Kitchen Tips: How To Store And Preserve Carrots
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When you bring home a large batch of fresh veggies and fruit from the farmers’ market or grocery store, it’s always a race to the finish line. It’s the end of the week before you realise it, and you’ve got rotting asparagus and cilantro in the fridge. Different fruits and vegetables necessitate different techniques to guarantee they remain as fresh as possible. You wouldn’t put a potato in the refrigerator, and you shouldn’t handle herbs the same way you would berries or salad greens. If you haven’t heard it yet, there are some lesser-known but surprisingly simple ways for keeping crisp, crunchy vegetables like carrots fresh for a long time.

Here’re a few ways to improve the shelf life of carrots:

1. Put them in a can

Canning carrots is a good way to preserve them. However, due to their low acid content, carrots must be canned in a pressure canner. They cannot be canned safely in a water bath canner. Despite the fact that pressure canning is an efficient technique of food preservation, the USDA warns against using a pressure cooker for canning since there are too many distinct models with inconsistent results. Experienced homesteaders who know their way around a pressure canner, on the other hand, can safely may carrots for long-term storage.

2. Pickle them

In a bowl, combine two teaspoons of salt, one tablespoon of sugar, and half a cup of rice vinegar. To create quick pickled carrots, combine one cup of thinly sliced carrots with the mixture and let it sit for 30 minutes at room temperature. For a few weeks, pickled carrots can be stored in the refrigerator.

3. Store them in a root cellar

Unwashed carrots should be kept in a cool, dark location, like a root cellar, if you have access to one. Put them in a container that is tightly closed with mulch, sawdust, leaves, or wet sand. Given that the carrots will stay fresh for several months, this is a fantastic solution for bulk storage.

4. Dehydrate them

Carrot dehydration takes all of the moisture from the vegetable, causing it to shrink and dry completely. Carrots can be rehydrated by soaking them in cold water until they regain their normal shape. To begin dehydrating carrots, remove the green tips of the carrots. Scrub and rinse the carrots thoroughly before slicing or dicing them uniformly. Blanch the carrot slices for three to four minutes in a large pot of boiling water. To stop the carrots from cooking, remove them with a slotted spoon and place them in an ice bath. Place the carrots on a baking sheet and arrange them in a single layer. Dehydrate the carrots for 12 to 24 hours in a dehydrator or oven at 125 degrees Fahrenheit. When the carrots are done, they should be crispy.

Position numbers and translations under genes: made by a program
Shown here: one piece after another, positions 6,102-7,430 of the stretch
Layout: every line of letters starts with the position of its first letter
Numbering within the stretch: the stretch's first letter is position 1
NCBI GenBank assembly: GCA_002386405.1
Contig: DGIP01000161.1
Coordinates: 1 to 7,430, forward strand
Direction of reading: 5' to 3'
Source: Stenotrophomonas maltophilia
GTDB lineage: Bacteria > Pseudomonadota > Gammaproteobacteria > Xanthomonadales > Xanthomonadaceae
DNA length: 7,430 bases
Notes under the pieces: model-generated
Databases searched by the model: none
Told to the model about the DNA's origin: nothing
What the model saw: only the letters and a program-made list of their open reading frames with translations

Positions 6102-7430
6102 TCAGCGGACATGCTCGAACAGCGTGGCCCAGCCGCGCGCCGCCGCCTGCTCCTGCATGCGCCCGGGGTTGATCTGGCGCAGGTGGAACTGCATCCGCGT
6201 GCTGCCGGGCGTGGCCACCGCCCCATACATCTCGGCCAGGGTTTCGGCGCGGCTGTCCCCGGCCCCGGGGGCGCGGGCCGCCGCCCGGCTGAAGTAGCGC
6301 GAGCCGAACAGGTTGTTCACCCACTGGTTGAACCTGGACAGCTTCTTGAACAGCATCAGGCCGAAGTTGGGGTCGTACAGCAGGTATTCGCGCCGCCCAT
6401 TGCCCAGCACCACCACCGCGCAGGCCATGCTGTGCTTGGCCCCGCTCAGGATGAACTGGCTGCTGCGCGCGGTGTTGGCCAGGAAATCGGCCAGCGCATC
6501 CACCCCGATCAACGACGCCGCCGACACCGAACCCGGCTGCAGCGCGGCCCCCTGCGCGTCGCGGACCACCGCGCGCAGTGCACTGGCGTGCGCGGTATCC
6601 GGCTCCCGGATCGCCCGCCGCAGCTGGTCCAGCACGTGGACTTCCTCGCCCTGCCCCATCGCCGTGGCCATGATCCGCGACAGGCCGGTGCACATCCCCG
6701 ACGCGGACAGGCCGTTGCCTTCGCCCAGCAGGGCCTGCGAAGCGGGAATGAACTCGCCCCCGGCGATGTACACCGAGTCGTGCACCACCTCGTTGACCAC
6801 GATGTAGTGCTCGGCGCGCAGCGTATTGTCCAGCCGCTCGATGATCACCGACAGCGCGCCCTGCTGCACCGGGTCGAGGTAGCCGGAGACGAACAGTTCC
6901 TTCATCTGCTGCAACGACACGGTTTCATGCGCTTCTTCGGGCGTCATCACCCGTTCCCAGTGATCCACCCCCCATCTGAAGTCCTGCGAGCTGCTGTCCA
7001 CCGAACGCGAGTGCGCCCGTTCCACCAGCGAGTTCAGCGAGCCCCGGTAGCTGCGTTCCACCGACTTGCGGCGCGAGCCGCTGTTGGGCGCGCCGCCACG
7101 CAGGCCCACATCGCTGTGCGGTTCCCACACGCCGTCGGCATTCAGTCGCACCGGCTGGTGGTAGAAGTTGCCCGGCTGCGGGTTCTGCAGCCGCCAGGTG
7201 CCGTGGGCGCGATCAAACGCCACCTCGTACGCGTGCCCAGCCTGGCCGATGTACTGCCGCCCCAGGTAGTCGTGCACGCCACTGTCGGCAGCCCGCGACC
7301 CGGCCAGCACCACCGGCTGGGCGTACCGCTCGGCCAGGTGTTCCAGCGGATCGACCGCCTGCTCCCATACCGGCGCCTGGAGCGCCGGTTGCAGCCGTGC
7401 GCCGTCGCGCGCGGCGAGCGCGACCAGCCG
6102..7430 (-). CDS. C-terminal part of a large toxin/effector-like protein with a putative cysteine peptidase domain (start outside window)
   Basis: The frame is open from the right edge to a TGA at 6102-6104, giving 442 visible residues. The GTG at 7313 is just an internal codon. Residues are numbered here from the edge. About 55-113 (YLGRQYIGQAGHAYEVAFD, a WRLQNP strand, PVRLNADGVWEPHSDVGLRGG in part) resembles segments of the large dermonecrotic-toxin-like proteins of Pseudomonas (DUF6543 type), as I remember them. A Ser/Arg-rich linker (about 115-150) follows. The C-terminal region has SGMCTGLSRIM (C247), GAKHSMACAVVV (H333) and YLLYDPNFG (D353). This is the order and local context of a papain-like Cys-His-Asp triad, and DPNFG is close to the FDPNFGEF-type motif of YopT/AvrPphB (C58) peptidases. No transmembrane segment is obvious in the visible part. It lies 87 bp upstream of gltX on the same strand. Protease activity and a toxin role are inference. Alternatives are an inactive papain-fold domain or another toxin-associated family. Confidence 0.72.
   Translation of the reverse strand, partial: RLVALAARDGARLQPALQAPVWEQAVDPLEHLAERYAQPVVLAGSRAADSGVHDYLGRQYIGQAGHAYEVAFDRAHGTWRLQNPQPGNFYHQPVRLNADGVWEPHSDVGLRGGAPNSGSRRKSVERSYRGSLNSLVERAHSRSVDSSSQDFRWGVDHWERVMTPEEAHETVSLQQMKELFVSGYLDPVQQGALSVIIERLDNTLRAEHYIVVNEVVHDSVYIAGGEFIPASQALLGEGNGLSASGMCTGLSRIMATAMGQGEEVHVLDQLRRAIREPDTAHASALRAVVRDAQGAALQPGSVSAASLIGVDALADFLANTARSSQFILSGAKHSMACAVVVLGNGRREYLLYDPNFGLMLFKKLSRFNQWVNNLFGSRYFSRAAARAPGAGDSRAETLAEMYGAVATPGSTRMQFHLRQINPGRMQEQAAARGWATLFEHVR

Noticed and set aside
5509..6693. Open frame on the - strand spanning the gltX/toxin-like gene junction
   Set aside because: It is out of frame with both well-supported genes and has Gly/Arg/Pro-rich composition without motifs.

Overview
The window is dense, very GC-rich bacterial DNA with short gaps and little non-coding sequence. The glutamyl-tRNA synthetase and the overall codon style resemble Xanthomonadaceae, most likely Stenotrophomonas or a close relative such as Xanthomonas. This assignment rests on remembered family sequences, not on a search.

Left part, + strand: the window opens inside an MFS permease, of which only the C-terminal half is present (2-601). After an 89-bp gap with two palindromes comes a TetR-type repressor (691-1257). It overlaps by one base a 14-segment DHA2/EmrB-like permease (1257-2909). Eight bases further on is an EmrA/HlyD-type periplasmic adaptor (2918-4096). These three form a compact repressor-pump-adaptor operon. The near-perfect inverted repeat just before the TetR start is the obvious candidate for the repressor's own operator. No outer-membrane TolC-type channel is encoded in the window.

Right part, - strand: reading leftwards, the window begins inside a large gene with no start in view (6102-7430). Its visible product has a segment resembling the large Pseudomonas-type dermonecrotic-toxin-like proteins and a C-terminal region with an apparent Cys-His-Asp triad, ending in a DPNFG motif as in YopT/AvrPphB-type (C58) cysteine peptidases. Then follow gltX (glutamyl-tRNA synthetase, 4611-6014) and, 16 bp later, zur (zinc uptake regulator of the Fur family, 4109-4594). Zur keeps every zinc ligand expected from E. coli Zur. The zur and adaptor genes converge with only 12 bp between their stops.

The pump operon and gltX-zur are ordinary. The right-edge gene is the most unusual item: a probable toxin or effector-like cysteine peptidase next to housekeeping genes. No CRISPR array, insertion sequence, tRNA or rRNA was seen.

5. Put them in the freezer

If you want to keep your carrots for more than a few weeks but don’t have a root cellar, freezing is the next best option. To begin, rinse and scrub the carrots to eliminate any dirt. Blanching carrots briefly in boiling water keeps their colour and reduces the cooking time for frozen carrots. If you want to make a carrot cake with your frozen carrots, shred them with a box grater or in a food processor before freezing them in freezer bags. You may also freeze whole carrots cut into coins on a baking sheet coated with parchment paper. Remove the coins from the baking sheet when they have solidified and place them in freezer bags or an airtight container. For up to a year, carrots can be frozen.